These new TAs on the use of the biological drugs now take into account what treatment to offer to patients who fail to respond to their first biologic agent, generally a TNF inhibitor.

Adalimumab, etanercept, infliximab, rituximab, and abatacept
The NICE guidance suggests using rituximab (in combination with methotrexate) first of all if patients with severe RA have not responded to, or are intolerant of, other DMARDs including at least one TNF inhibitor. Treatment should only be continued if patients demonstrate an adequate response (an improvement in disease activity score [DAS28] of 1.2 or more) and if this is maintained.1

Adults with severe active RA who have had an inadequate response to, or have an intolerance of, other DMARDs, including at least one TNF inhibitor, and who cannot receive rituximab therapy because they have a contraindication to rituximab, or when rituximab is withdrawn because of an adverse event, are now allowed to progress onto trying adalimumab, etanercept, infliximab, or abatacept. Again, an adequate response must be shown to occur and must be maintained.1

All of these above drugs should be given with methotrexate if possible. However if the patient has a contraindication or if methotrexate is withdrawn because of an adverse event, adalimumab monotherapy and etanercept monotherapy are treatment options.

Certolizumab pegol
In TA186, NICE recommends certolizumab pegol if:7

  • it is used as described for other TNF inhibitor treatments in TA195 and
  • the manufacturer provides the first 12 weeks of certolizumab pegol (10 pre-loaded 200-mg syringes) free of charge to all patients starting treatment.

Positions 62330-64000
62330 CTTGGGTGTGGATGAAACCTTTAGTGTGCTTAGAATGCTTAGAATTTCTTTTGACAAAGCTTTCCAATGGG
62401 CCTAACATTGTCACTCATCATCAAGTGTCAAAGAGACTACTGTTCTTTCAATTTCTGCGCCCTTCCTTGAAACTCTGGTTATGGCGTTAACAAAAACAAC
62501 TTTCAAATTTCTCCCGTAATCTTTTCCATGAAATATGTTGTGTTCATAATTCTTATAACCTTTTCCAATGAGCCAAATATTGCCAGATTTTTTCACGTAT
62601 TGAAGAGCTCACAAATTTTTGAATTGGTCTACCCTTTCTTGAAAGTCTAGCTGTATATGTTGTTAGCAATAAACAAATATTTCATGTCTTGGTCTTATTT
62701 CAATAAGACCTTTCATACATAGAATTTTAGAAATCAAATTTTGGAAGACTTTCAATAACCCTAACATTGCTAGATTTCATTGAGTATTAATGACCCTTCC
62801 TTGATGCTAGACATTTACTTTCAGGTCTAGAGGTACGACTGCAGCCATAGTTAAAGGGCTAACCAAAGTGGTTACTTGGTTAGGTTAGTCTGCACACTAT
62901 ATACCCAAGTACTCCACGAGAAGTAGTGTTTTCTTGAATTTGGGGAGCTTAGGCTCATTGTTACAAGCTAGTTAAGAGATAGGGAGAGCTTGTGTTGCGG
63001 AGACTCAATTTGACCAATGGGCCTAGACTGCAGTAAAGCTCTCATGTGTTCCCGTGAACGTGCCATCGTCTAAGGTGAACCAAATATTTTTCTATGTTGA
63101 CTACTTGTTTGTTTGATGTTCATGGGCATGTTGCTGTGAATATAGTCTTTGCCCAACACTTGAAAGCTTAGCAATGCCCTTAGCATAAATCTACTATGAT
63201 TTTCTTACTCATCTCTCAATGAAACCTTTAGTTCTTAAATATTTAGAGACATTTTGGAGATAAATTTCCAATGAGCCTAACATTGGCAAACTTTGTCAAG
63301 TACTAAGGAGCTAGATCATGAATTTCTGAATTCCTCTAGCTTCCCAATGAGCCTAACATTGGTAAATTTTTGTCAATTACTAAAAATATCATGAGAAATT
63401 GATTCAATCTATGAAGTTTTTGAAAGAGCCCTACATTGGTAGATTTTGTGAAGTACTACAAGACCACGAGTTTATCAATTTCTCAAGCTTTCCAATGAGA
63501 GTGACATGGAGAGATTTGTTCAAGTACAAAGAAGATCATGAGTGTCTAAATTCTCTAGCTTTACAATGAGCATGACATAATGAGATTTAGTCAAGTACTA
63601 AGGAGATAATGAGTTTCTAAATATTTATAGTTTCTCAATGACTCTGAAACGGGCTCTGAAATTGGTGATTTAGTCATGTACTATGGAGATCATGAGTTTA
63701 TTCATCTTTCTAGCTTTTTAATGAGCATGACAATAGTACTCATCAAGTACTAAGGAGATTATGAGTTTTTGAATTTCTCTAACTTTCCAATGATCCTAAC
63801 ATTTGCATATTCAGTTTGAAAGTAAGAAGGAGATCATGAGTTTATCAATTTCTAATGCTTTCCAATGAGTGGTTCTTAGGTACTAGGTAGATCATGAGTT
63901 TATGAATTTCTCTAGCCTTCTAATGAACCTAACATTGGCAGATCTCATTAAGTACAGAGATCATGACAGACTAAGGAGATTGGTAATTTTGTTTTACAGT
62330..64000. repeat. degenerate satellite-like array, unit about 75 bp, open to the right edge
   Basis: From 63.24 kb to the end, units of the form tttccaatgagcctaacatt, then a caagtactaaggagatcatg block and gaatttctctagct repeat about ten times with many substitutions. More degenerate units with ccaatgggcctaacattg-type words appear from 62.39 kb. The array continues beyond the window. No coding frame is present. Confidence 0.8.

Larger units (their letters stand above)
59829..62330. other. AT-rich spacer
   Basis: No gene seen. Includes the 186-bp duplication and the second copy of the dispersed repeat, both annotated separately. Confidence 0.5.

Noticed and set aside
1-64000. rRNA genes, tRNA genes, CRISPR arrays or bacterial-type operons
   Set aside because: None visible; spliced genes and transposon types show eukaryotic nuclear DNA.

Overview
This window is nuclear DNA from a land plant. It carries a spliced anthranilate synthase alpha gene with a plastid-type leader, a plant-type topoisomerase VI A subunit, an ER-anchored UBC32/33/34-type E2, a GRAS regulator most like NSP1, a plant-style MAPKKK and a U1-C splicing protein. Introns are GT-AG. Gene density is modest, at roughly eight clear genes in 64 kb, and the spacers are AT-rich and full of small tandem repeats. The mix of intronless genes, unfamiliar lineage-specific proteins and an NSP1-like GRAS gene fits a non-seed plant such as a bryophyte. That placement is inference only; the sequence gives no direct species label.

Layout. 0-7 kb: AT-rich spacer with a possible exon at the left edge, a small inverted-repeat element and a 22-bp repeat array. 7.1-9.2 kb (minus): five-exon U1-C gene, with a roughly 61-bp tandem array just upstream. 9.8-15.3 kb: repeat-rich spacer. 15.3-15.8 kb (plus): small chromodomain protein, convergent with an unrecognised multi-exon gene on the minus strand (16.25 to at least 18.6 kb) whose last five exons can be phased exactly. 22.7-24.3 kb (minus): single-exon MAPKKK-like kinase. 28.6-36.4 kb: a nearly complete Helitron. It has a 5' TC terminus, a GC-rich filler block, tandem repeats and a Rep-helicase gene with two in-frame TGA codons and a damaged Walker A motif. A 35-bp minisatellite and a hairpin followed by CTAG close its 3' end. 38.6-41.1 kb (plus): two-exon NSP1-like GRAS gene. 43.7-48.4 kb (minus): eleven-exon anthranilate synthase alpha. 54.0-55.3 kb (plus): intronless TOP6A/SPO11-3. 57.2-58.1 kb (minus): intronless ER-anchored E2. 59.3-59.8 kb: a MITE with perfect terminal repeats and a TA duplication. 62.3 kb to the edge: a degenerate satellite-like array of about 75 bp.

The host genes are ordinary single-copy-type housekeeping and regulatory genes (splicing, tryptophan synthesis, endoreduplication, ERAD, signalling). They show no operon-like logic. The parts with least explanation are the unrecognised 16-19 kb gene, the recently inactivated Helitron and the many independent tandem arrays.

NICE recommends that tocilizumab in combination with methotrexate, is used for patients with moderate to severe active RA who have not responded adequately to one or more TNF inhibitors and who have:7

  • not responded to rituximab or
  • in whom rituximab is contraindicated or when rituximab is withdrawn because of an adverse effect.

The NICE guidance emphasises that patients who are already receiving tocilizumab for RA should have the option to continue until they and their consider it appropriate to stop.6

Dosage and administration
These drugs differ in their mode, frequency of administration, and in their licensed usage.1,8

Patients can be taught to self administer adalimumab and etanercept, which are both given as subcutaneous injections. Adalimumab is given fortnightly but can be increased to a weekly dose if the patient is not taking methotrexate. Etanercept can given once or twice weekly.1,8 Infliximab is administered as an intravenous infusion, generally every 8 weeks depending on how the patient responds.1,8

Rituximab and abatacept are newer agents that affect different areas of the inflammatory cascade. Rituximab acts by depleting B cells and is given as two intravenous infusions 2 weeks apart. If patients respond to rituximab the course can be repeated.8 Abatacept acts by blocking full T-cell activation and is given as an intravenous infusion over 30 minutes every 4 weeks. Both of these agents should also be given in combination with methotrexate.8

Certolizumab pegol is given in combination with methotrexate subcutaneously in maintenance doses of 200 mg every 2 weeks. It can also be taken as monotherapy in case of intolerance to methotrexate or if methotrexate is inappropriate.7

Tocilizumab is a monoclonal antibody, which acts by inhibiting IL-6. Treatment is given as an intravenous infusion over an hour every 4 weeks and is usually given in combination with methotrexate.7 The recommended dosage is 8 mg/kg, given once every 4 weeks after the loading regimen.6,7

Implications for GPs